Yellow: Chips, Rice & beans, Pasta, Cheese, Hummus
Green: Vegetables, Quinoa
Seems a little unbalanced, huh?
3. Made a decision to entrust our will and our lives to the care of the collective wisdom and resources of those who have searched before us.
I’m so tired of trying to lose weight and not binge on my own and being unsuccessful. I need help from others who have entrusted their will to the OA fellowship and have been abstinent.
However, I’m very independent, selfish, and prideful. If I achieve something, I want the credit for it. And I want other people to see me as “doing a great job.” I care a lot about what other people think of me. But weight and food are two areas where I’ve always struggled. It’s time for me to do something different. It’s time for me to surrender.
This weekend was a rough one. And today was no better. My back is out and I’m in a lot of pain. But Saturday was traumatic. And I had been feeling so much better since starting Zoloft again and starting OA.
We live in Queens without a car so occasionally I gripe that it takes so long to get places on the weekend with the bus or subway. My boss was going away so he asked if I could watch his car. It would save him the trouble of paying for airport parking since we have to move cars in NYC for street cleaning once or twice a week. I would be free to take it on trips. The only thing is that it’s a manual/stick shift. I had one for years in the 90s but haven’t driven one since 2001 when I moved back to NYC.
So I was looking forward to taking lots of little car trips this past weekend and next. And I wouldn’t have to pay for a Zipcar or an Uber. Saturday we were supposed to see my extended family up in the suburbs. My husband couldn’t come because he had to work, so it was my first time driving with the girls without someone to help entertain them/keep them from whining/crying/screaming.
I think I was riding the clutch too hard in the stop and go traffic because I kept seeing the RPMs go up and it would rev too much. On the highway by Yankee Stadium it was smelling like something was burning and when I got on the George Washington Bridge the clutch stopped working and I couldn’t move the car. I felt like an absolute idiot stalled on the GW and was so scared someone would read-end us. And my youngest was screaming to get out of her car seat. Had to be pushed by a port authority guy to a gas station in NJ. There I was on my phone trying to get a tow truck trying to see if we could still see my family, while still dealing with tantrums and corralling the girls. But ended up being towed backed to Queens.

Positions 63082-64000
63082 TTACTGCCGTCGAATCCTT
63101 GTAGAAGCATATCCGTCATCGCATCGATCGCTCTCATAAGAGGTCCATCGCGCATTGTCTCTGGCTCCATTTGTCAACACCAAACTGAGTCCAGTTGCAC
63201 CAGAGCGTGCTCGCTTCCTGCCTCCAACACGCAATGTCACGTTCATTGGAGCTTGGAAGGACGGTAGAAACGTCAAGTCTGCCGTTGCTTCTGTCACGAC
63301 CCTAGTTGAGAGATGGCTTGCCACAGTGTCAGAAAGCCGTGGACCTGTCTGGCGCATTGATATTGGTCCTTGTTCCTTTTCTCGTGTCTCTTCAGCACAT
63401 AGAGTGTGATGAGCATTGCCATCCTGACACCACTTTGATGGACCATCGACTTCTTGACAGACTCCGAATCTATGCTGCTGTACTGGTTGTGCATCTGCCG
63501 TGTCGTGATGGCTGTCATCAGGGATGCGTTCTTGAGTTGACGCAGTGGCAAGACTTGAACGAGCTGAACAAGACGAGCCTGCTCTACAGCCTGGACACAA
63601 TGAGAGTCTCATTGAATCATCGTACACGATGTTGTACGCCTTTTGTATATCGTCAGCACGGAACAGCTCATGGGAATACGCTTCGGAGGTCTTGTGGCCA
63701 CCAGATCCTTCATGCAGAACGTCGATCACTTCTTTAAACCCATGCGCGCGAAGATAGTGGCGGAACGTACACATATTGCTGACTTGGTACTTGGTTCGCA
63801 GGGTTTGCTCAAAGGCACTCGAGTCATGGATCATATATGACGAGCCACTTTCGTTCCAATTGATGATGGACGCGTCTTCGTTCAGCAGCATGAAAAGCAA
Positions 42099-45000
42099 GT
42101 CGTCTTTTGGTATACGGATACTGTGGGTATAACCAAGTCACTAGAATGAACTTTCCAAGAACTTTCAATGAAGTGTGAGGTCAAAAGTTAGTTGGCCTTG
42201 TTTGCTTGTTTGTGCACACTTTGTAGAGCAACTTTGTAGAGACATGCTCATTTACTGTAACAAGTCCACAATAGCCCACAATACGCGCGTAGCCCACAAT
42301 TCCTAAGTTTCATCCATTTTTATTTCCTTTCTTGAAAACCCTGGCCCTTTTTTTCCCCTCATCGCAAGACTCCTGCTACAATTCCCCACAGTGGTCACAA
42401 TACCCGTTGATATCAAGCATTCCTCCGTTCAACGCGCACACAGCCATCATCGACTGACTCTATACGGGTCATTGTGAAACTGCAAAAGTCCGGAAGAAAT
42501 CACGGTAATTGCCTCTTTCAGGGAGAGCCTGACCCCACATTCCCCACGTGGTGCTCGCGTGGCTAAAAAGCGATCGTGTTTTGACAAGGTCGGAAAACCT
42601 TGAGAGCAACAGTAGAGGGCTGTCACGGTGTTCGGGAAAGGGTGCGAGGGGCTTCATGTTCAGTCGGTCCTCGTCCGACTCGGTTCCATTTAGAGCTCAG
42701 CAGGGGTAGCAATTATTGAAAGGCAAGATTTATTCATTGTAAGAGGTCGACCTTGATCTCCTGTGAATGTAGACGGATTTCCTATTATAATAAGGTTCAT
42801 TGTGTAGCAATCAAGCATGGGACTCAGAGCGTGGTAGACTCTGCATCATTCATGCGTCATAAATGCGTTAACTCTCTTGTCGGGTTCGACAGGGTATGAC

I’m very thankful no one was hurt but I’m still so upset that I couldn’t drive it properly, now my boss knows what a bad stick driver I am, I have to pay $1100 to fix it plus $270 for the tow, and our 4 days of happy day trips are ruined. My adrenaline was pumping Saturday and now I just feel like I’ve crashed. A zombie.
It seems like it just takes one little bad thing to cause me to back into a depression spiral.😞
I suppose at least I don’t have to worry about parallel parking it for a few days…
And apologies if you were stuck in horrible traffic on the GW because of me. But thanks for not rear-ending us!
2. Came to believe and to accept that we needed strengths beyond our awareness and resources to restore us to sanity.
This is a tough one for me. When I was in my teens and twenties, and even into my thirties, I thought I could lose weight on my own. I knew a lot about nutrition, I could do it if I just set my mind to it. It was a question of willpower.
In my late twenties, I accepted that I would need some “help,” but that I would still need to do a lot of work on my own. I tried diet books, Weight Watchers (4 different times), and Jenny Craig. I paid for meal planning services to make shopping a cooking easier but still keeping it healthy and interesting for me and my family.
Now I’m 37 and I’ve finally realized that I can’t deal with my addictions without an HP–the fellowship of other sufferers who attend OA meetings, follow the steps & traditions, and use the tools to manage their addictions. After two and a half weeks of reading some texts, attending meetings, and listening to some podcasts, I already feel calmer. (I’ve also started a new anti-depressant cocktail at the same time…damn you confounding variables!)
I need more than just me.
As part of OA, we have to work the 12 steps. I’m using an agnostic set of steps, using the OA fellowship as my HP. I haven’t picked a sponsor yet, and I’ve only talked to a couple of people briefly. I think part of my disease is isolation and my social anxiety. I judge myself (and sometimes others) too harshly.
I wanted to write down my thoughts about each of the steps over the next few weeks.
1. We admitted we were powerless over food—that our lives had become unmanageable.
I really do admit that I am powerless over food. It consumes me. I think about it every few minutes, it seems. I really can’t manage it and it feels like it interferes with my emotional health, my physical health, work, school, my relationships with my friends and husband, and my kids and home life. I don’t believe in god, but in a way, food has been my god, and has ruled my thoughts and actions for so long.
Even though I’ve managed to get a meaningful job and get promoted twice, get married, have kids, and get accepted to a graduate school for the second time, I still feel like my life is unmanageable, because I still obsess over my body image, my weight, and food. I feel like I haven’t been able to live up to my potential because of my compulsive eating and the shame I feel about it. And that’s linked to my depression, anxiety, and poor self-esteem, which has caused me such grief over the last 20 years–really my whole life: 37 years.